The enforceability of a covenant not to compete gets more difficult in the employment context. (See generally Edwards v. Andersen (2008) 44 Cal.4th 937.) Such a covenant usually reflects an agreement between an employer and an employee in which the employee agrees that if he were to leave the employer, he will not go to work for the employer’s competitors. Often times, these clauses will have time restrictions and geographical limitations imposed upon them. For example, an employee may be prohibited from working for an employer’s competitors, within a particular county, for six months after termination. After that, the employee is free to work with whom he wishes and wherever he wishes. Many employees are even compensated for signing such an agreement.
Despite these clauses being found in many employment contracts, they are illegal in California.
Historically, California law has protected employees’ right to open competition and mobility (see D'Sa v. Playhut, Inc. (2000) 85 Cal.App.4th 927, 933). In Metro Traffic Control, Inc. v. Shadow Traffic Network (1994) 22 Cal.App.4th 853, 859, the court stated that “every citizen shall retain the right to pursue any lawful employment and enterprise of their choice.” In a similar fashion, the court in Morlife, Inc. v. Perry (1997) 56 Cal.App.4th 1514, 1520 protected “the important legal right of persons to engage in businesses and occupations of their choosing.”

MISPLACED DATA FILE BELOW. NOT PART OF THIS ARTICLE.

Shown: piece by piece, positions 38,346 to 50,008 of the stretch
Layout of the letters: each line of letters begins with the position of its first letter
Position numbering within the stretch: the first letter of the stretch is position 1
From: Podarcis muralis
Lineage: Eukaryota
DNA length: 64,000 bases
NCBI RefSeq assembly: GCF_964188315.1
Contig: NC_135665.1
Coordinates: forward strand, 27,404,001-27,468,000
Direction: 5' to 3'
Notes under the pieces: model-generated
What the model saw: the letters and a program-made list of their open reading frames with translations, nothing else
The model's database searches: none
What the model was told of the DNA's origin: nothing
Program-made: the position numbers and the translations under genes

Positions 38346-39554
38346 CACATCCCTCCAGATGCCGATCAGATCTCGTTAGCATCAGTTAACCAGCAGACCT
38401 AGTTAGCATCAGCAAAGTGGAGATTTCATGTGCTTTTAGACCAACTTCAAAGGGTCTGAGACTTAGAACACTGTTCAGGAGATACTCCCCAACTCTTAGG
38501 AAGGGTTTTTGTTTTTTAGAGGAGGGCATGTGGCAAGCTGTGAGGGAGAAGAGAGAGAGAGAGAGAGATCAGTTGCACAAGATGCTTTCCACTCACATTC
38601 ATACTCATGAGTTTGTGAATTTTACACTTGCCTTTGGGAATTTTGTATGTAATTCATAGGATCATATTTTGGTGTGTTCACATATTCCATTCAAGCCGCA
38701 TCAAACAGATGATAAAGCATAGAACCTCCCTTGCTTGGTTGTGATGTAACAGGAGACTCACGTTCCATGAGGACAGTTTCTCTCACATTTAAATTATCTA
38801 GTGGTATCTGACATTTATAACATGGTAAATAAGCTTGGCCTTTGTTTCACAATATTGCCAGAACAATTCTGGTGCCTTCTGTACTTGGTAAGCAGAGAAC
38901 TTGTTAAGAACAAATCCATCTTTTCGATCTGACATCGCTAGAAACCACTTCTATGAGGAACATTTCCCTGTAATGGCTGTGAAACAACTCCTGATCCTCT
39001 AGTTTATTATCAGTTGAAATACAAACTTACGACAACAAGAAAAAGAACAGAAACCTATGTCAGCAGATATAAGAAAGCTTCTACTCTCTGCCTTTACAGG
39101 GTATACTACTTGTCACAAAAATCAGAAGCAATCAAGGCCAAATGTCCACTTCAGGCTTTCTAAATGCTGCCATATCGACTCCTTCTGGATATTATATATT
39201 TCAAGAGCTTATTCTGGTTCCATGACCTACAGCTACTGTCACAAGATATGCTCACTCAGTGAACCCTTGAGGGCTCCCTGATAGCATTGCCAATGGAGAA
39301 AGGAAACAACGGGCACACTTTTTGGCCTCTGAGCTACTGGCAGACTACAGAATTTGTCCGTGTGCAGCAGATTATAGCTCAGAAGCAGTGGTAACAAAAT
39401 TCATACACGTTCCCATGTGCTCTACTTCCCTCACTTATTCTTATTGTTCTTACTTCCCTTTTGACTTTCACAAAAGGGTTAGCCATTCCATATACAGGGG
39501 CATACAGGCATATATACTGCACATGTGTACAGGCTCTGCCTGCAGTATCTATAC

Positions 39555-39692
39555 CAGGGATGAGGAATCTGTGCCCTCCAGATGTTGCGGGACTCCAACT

Coincidentally, any contract in which an employer attempts to infringe upon these rights of an employee has been deemed unenforceable. (Edwards, supra.) California courts have extended non-compete invalidity beyond contracts that explicitly restrict an employee’s movements by an employer to also invalidating contracts that implicitly restrict movement. For example, in Muggill v. Reuben H. Donnelley Corp. (1965) 62 Cal.2d 239, 242-243, the California Supreme Court declared a contract unlawful that required a former employee to forfeit his pension rights upon initiating employment with a competitor.
What can a company/employer do?